April is a month famous for its showers and, growing up inland in the UK, I soon learned that showery weather brought birds to my local gravel pits. Spring migrants often pass high overhead, keen to get moving while the weather is good. But faced with a squally patch of weather, they will drop down into a patch of suitable habitat until the weather changes (often less than an hour at this time of year). Such weather prevailed this afternoon and caused a wonderful selection of birds to descend into evergreen cover around the Northwood Center. The majority were Blue-gray Gnatcatchers - perhaps 25 of them flitting after gnats along the roadside out front. With them were some 20 Ruby-crowned Kinglets, 15 Golden-crowned Kinglets, 10 Yellow-rumped Warblers and single Yellow-throated, Prairie and Black-throated Green Warblers, Northern Parula and White-eyed Vireo and at least two Brown Creepers. Lily Lake attracted around 80 Barn Swallows, 15 Tree Swallows and two Northern Rough-winged Swallows - oh, and a Bonaparte's Gull!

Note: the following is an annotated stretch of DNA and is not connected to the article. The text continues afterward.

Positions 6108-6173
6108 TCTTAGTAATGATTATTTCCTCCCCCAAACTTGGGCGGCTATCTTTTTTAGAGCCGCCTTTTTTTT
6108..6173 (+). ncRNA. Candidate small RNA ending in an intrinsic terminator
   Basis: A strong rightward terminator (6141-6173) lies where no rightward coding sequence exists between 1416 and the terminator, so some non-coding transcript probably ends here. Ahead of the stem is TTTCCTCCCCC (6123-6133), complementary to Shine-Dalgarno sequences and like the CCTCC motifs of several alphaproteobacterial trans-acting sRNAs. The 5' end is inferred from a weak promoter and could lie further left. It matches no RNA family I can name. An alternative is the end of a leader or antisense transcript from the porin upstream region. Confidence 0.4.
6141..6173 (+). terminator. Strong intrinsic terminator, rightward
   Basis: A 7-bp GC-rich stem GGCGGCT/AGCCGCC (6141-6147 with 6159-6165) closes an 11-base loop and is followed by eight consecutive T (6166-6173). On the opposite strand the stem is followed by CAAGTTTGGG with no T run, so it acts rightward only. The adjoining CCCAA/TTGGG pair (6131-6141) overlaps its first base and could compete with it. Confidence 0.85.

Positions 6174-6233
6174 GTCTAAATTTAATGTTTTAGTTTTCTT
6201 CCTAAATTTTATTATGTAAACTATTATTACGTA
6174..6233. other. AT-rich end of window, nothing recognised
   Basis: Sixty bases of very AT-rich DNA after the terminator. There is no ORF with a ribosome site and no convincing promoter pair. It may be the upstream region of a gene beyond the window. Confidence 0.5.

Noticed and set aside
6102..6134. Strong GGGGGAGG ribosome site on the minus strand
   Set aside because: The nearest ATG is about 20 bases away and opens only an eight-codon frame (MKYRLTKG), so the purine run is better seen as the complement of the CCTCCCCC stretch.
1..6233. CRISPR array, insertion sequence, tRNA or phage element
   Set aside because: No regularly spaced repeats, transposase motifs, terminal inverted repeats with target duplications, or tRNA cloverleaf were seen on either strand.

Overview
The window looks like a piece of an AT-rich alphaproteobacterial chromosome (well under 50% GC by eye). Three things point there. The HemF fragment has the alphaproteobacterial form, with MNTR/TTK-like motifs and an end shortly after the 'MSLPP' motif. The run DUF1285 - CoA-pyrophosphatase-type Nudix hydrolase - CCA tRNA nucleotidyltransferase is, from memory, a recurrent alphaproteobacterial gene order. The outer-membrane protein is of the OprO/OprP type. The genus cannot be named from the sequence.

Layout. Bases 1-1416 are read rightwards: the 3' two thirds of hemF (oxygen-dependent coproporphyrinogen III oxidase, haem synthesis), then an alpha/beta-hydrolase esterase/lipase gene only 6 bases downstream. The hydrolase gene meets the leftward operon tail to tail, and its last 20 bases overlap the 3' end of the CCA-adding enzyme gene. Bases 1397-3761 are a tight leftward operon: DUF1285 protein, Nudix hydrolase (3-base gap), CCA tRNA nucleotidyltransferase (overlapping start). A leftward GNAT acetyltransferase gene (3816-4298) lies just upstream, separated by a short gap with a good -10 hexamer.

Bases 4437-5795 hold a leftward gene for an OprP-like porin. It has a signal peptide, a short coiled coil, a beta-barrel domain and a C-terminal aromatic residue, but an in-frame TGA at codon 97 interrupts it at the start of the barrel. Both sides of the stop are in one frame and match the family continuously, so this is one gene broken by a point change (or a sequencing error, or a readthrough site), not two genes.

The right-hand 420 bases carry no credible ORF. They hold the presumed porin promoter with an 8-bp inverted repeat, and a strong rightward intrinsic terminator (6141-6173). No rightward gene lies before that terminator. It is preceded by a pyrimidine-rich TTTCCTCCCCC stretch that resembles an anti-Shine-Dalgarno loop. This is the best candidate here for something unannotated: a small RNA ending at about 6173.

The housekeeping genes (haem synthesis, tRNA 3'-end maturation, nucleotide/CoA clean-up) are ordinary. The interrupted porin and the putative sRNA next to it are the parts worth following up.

Elsewhere today, Tom McParland had four Willets at Shellbay, Tom Reed had a Black Skimmer fly past the concrete ship and the Eastern Shore Nursing Home along Route 9 at Cape May Court House followed a familiar pattern from previous years in attracting a Cattle Egret.
Much discussion followed the reporting of the Yellow-throated Warbler at Northwood, which was of the race albilora with no yellow on the front of the supercilium (sometimes called the supraloral spot). Interestingly, spring migrants in the south of Cape May County seem to be mostly - if not all - of this race, whilst breeding birds in the north of the county are of the race dominica, with yellow at the front of the supercilium. Remember to check out those Yellow-throated Warblers should you be lucky enough to find one!